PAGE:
Helpful Posts: 0
20th August 2011, 04:14 PM
canon 550d, canon 18-55, f/10, 1/50, iso-200
..an image from an ancient city of Vijayanagara lost in fourteenth century..it is a huge city located in Karnataka, India
20th August 2011, 09:26 PM
Firstly, I think this is a wonderfully composed image and gives us not a pleasing picturfe to look at, but also provides a document that informs us about part of the history of India.
I see that you shot it at 18mm. I wonder if it would benefit from a distortion correction that would see the vertical lines on the right hand side of the building being brought back up to the vertical?
21st August 2011, 03:49 AM
thanks for the comment..
i am in two minds...i am hearing contrasting opinions about digital corrections,.... personally i am in favor of such corrections,and i believe in creating something beautiful, but lot of people don't seem like the idea,...how ethical are digital manipulations? and to what extent?..please help me to clear this dilemma.
21st August 2011, 09:22 AM
That's a big question, bigger than I am going to attempt to answer ...
Originally Posted by drjskatre
... except to say;
when you, or anyone else, stands there, will they perceive the wall leaning like that?
No, they won't
Therefore it is entirely ethical to correct it
(it is effectively a feature of the recording and display mechanisms)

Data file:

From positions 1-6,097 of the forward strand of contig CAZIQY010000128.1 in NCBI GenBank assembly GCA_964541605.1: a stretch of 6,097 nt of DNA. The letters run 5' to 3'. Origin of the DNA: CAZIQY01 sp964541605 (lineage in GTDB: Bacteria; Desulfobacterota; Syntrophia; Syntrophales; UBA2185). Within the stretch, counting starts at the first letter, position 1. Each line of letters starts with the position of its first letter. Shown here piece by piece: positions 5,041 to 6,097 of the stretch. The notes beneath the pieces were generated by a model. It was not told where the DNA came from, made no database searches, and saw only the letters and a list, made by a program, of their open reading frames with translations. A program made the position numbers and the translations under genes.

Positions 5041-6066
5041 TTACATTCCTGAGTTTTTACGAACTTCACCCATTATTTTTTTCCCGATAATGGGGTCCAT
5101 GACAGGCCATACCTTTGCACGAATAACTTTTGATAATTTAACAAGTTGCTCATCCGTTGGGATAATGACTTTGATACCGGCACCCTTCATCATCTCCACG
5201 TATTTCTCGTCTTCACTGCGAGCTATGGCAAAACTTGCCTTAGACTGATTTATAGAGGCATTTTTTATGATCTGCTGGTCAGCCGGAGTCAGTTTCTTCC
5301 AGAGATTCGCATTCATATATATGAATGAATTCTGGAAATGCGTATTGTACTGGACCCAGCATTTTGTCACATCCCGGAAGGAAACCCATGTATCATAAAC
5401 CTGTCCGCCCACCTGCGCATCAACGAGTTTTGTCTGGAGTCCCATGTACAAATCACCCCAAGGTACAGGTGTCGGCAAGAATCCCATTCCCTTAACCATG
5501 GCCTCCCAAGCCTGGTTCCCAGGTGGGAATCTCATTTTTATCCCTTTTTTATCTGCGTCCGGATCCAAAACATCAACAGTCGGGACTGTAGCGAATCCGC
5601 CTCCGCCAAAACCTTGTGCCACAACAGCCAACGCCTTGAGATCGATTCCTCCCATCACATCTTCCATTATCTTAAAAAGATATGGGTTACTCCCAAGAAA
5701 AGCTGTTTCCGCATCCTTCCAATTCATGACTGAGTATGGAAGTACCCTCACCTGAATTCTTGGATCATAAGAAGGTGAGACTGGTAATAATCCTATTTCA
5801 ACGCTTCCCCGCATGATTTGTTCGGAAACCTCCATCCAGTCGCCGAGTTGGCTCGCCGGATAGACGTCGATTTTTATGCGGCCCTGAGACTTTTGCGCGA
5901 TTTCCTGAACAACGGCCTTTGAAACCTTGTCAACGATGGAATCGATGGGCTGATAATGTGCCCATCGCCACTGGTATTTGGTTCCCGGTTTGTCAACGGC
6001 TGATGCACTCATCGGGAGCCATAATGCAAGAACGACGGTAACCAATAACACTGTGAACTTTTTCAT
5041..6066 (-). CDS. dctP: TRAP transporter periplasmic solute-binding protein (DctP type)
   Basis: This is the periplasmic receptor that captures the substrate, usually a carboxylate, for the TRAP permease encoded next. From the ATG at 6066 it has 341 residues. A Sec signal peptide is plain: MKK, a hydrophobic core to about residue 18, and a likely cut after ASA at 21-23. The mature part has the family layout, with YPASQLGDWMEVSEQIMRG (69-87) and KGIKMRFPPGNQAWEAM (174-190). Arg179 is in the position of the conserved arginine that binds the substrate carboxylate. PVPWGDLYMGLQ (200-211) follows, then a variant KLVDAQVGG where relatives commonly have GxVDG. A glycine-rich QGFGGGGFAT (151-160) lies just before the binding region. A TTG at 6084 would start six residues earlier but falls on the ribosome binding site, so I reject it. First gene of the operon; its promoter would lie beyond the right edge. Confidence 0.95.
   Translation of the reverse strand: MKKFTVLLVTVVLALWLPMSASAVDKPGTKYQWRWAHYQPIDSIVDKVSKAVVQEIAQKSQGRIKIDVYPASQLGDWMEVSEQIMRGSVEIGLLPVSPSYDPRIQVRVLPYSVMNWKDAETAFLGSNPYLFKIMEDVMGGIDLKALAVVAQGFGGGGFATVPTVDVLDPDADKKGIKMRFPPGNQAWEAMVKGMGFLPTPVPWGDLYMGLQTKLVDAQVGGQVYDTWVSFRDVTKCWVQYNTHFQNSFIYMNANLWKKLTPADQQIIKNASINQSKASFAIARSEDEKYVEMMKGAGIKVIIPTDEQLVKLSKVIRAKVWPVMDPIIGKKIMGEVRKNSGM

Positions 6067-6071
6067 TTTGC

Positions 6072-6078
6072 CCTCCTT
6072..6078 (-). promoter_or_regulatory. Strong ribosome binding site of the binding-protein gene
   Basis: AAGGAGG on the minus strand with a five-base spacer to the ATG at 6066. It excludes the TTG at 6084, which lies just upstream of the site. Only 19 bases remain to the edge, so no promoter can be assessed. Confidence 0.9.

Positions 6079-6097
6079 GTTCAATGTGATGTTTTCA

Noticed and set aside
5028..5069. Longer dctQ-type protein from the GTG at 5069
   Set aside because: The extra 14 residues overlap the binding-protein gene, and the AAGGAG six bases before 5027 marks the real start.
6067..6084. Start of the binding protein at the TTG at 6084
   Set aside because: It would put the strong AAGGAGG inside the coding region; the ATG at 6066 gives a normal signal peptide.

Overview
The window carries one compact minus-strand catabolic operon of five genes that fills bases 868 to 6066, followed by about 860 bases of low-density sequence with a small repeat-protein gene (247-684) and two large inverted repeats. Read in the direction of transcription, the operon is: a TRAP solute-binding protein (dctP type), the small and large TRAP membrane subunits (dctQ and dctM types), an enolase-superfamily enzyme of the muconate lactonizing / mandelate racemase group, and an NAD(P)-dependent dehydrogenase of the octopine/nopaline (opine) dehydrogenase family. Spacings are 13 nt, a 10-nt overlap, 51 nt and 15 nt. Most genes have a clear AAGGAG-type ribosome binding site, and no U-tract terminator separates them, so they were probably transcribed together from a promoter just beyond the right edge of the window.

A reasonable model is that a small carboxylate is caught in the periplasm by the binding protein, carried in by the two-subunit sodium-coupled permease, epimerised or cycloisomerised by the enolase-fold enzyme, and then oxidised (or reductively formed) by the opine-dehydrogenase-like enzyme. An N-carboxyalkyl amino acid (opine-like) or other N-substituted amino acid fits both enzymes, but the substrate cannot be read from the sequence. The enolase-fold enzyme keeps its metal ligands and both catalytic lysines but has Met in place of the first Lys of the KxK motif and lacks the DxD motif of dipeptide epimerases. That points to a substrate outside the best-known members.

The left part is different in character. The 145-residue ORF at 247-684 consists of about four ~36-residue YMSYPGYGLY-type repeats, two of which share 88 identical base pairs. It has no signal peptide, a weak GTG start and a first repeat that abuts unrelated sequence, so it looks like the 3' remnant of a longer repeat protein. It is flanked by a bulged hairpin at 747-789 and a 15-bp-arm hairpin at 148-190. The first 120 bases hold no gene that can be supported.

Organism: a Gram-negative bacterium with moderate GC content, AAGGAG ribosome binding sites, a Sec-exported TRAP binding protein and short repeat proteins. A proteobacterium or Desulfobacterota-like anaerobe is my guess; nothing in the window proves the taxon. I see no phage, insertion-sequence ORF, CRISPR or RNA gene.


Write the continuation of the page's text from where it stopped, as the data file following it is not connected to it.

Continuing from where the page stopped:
There are other threads here discussing this topic, sorry I don't have time to find a few links for you right now.
Try a search on "ethic".
21st August 2011, 10:22 AM
Primarily for the reason Dave sets out, I believe it is a perfectly reasonable post-processing activity to undertake.
You applied creative and technical skill to capture the image in the first place. You have the right to similarly apply creativity and technical skill in the next stage of the process, which is post-processing. Indeed, in pursuit of an accurate documentary record of the building, I would suggest it was incumbent upon you to do so.
By doing so, you are not altering reality. Indeed, you are using your skills to properly represent reality.
But if we wish to move from merely the accurate rendering of the architecture for historical and documentary purposes, to a broader discussion of the photographer's rights in terms of the image-making process (which has been the subject of previous threads on here), then unless you are engaged in journalistic or some other documentary-making activity, in which case your responsibility is to always reproduce the scene as it existed at the time your shot it, then the image is yours to do with what you wish. You cannot process such an image to the extent that what you then present is an inaccurate record of the scene at the time of capture.
As to all other work, there may be debates engendered by artistic interpretation, but no-one can tell you that what you have done is right or wrong. It is your image; your property, to do with what you wish. We can disagree on your artistic interpretation and your choices as you how best process the work. But I cannot tell you that you are wrong.
22nd August 2011, 01:24 AM
thank you very much Dave and Donald, for very valuable and useful inputs....